I remember seeing a video of an interview of Elon Musk, of SpaceX, in which he observed that all the Russian rocket programs are run by Cold-War-vintage engineers, who will be either retiring or dying over the next few years, with no competent younger engineers stepping in.
Consequently, Musk expects Russian space-launch capability, especially in reliability, to take a steep nose-dive soon.
In another interview, Musk expressed profound disinterest in having anything to do with the Chinese, since the Chinese would immediately steal any technology they learned anything about.
Political Ramblings from Wisconsin
My job affords me the opportunity to talk with people in a technical support capacity across the country (indeed around the world) and sometimes locations will come up in the conversation. When Wisconsin is mentioned, almost always I’m asked "How do you feel about Scott Walker?" and "Can you send him over to fill-in-the-state, we need that kind of leadership."
I usually reply that I’m a strong supporter, and I’m sorry, but no, you can’t borrow Governor Walker, because we still have more work to do in Wisconsin.
Much to my suprise, while on a family vacation out east, last week, – touring the 911 Memorial, Statue of Liberty & Times Square – the above conversation took place several times on the streets of New York City!
While unscientific in the extreme, these examples perhaps can give hope that there is a stronger conservative sentiment waiting to be tapped than one might believe.
On the VP process – WI Representative Paul Ryan has lately been mentioned as a "strong" possible candidate (for what that’s worth). If so, I hope that Mr. Romney will select someone else. While Rep. Ryan is the conservative’s darling – assuming that Mr. Romney wins the election, Rep Ryan will be in a position to accomplish considerably more in the House than he ever could as V.P.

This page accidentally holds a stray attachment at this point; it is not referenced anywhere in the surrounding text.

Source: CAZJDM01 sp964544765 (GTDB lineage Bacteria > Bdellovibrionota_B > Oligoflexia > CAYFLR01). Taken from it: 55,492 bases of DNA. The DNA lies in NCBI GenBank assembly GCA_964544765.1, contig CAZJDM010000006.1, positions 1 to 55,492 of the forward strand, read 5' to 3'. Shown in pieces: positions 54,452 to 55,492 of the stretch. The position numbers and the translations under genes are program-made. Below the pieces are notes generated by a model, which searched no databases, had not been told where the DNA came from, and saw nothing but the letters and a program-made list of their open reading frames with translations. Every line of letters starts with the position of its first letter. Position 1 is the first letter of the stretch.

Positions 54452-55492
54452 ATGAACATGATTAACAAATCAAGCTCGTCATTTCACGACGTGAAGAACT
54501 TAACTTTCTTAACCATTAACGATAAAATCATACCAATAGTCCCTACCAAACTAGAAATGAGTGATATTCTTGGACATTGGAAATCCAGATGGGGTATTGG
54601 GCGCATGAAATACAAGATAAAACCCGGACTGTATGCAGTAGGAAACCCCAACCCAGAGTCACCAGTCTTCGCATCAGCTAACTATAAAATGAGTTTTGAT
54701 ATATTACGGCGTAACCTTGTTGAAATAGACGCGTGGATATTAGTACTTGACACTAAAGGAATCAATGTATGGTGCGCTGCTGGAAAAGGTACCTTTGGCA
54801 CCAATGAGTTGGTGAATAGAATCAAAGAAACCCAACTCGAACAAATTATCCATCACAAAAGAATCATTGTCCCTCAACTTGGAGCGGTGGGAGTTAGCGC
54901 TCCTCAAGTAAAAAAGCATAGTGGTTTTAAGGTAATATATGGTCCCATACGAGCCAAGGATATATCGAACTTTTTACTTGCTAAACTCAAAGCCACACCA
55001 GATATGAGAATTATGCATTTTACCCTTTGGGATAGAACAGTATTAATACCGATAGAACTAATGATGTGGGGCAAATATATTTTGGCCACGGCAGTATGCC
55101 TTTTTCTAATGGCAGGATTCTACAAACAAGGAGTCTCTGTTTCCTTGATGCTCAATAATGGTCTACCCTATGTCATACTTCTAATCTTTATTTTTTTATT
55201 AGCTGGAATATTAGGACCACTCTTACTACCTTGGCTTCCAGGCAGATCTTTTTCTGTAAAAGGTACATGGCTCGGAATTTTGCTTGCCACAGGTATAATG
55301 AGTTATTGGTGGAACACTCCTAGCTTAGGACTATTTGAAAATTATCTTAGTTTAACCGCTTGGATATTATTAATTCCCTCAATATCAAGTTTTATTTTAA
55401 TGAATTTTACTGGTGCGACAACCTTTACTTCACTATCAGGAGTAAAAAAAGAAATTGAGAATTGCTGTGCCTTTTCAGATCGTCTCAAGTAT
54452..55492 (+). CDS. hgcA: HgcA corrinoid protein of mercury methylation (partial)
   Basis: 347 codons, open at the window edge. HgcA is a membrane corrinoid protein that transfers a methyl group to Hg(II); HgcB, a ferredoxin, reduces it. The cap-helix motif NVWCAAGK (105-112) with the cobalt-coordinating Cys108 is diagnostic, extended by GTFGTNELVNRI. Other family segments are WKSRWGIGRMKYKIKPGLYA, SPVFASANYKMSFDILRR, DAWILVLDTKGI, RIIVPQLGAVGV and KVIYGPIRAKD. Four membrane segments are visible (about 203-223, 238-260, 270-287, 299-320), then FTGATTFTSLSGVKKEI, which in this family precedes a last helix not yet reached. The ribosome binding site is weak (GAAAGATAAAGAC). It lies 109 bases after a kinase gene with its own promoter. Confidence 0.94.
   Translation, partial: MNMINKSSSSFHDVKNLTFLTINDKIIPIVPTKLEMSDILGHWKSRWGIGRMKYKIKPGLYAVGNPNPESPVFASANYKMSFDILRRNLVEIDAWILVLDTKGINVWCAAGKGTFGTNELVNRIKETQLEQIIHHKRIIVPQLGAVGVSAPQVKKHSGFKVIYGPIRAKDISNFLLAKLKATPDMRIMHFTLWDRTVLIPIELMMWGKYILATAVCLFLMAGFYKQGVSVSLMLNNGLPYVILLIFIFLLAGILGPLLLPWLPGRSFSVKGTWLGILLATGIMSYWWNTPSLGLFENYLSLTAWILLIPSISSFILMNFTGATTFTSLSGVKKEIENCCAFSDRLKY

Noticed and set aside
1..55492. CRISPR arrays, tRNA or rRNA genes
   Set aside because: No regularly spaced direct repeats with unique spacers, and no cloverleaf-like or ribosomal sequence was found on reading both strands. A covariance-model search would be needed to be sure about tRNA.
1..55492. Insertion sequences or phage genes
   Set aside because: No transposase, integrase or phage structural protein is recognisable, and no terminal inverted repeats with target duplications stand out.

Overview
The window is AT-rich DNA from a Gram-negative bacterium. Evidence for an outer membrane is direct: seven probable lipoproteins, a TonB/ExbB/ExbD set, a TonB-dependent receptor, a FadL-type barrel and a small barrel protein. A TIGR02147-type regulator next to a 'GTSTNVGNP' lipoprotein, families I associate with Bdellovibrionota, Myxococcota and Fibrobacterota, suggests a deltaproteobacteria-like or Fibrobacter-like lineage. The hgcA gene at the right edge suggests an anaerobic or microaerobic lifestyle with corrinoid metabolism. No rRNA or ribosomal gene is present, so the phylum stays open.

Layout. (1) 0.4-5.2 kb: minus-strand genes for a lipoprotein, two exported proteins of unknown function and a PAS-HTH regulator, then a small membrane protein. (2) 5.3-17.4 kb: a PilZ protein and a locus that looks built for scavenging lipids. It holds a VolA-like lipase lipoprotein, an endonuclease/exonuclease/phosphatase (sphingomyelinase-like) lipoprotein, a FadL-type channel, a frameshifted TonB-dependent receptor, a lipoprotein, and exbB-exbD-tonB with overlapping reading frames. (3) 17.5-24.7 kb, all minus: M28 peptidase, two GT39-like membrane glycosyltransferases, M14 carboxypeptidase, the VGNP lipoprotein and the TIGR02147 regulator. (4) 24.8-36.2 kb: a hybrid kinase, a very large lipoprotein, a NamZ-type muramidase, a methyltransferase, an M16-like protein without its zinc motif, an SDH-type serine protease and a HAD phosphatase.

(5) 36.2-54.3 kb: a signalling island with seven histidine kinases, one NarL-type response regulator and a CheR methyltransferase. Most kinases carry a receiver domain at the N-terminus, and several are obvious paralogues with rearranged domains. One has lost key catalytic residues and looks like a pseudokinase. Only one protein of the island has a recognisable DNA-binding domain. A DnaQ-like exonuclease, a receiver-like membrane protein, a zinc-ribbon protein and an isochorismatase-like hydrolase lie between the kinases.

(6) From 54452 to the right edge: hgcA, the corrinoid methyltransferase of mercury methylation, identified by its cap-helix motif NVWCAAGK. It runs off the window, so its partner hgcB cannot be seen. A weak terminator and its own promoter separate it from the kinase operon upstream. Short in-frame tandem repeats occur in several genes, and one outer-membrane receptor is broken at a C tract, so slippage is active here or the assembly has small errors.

Belated Birthday Wishes!
Joshua Robinson receives PhD from OSU
Joshua, working primarily under direction from Professor Michael Hartman, designed and built an award-winning neutron spectrometer that is now a part of the Oregon State University nuclear reactor facility. He has received his PhD for this work.
After a long struggle (where Joshua was targeted without regard for his excellent student and research performance) and with help from OSU Professor Jack Higginbotham and also the dean of the OSU graduate school, Joshua Robinson has received his PhD degree in nuclear engineering from Oregon State University. He would have graduated sooner and at significantly less expense if these unprincipled actions had not been taken against him, but we are very pleased that he was able to finish and we are very thankful for all of you who helped him.
The other two Robinson students who were targeted by Art Robinson’s opponents at OSU, are Matthew Robinson and Bethany Robinson. It is hoped that they, too, will complete their degree work. Concerned OSU alumni and OSU staff members are making efforts to help them.
Professor Jack Higginbotham, a distinguished nuclear engineer (and 25-year faculty member at OSU) who recently served as President of the OSU Faculty Senate, has suffered both personally and professionally from unprincipled attacks made against him in retribution for his efforts on behalf of the Robinson students and for his efforts on behalf of other students who were being treated improperly. His position has, however, improved because of the public pressure from supporters.
While tragic for the students, for their professor, and for OSU, these events should benefit OSU in the long run. All large institutions, even those with the noble goals of OSU, must learn to deal correctly with the occasional misdeeds of individuals within their organizations.
The Robinson family of six young people and their father now includes Dr. Art Robinson, Dr. Zachary Robinson, Dr. Noah Robinson, Dr. Arynne Robinson, Dr. Joshua Robinson, Miss Bethany Robinson, and Mr. Matthew Robinson, with Matthew and Bethany still to complete their formal educations. All seven have unusually outstanding academic records.
The Robinson family is deeply grateful for the help of the thousands of Oregonians who stepped forward to help Joshua, Bethany, Matthew, and Professor Higginbotham. Your help has made it possible for these four outstanding Oregonians to continue with their life’s work.
This was sent by Dr. Robinson to his friends and supporters.